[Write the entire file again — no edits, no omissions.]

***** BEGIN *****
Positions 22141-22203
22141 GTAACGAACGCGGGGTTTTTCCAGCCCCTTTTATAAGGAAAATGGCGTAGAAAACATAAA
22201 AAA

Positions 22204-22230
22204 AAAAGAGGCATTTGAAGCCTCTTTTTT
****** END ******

Positions 22141-22203
22141 GTAACGAACGCGGGGTTTTTCCAGCCCCTTTTATAAGGAAAATGGCGTAGAAAACATAAA
22201 AAA

Positions 22204-22230
22204 AAAAGAGGCATTTGAAGCCTCTTTTTT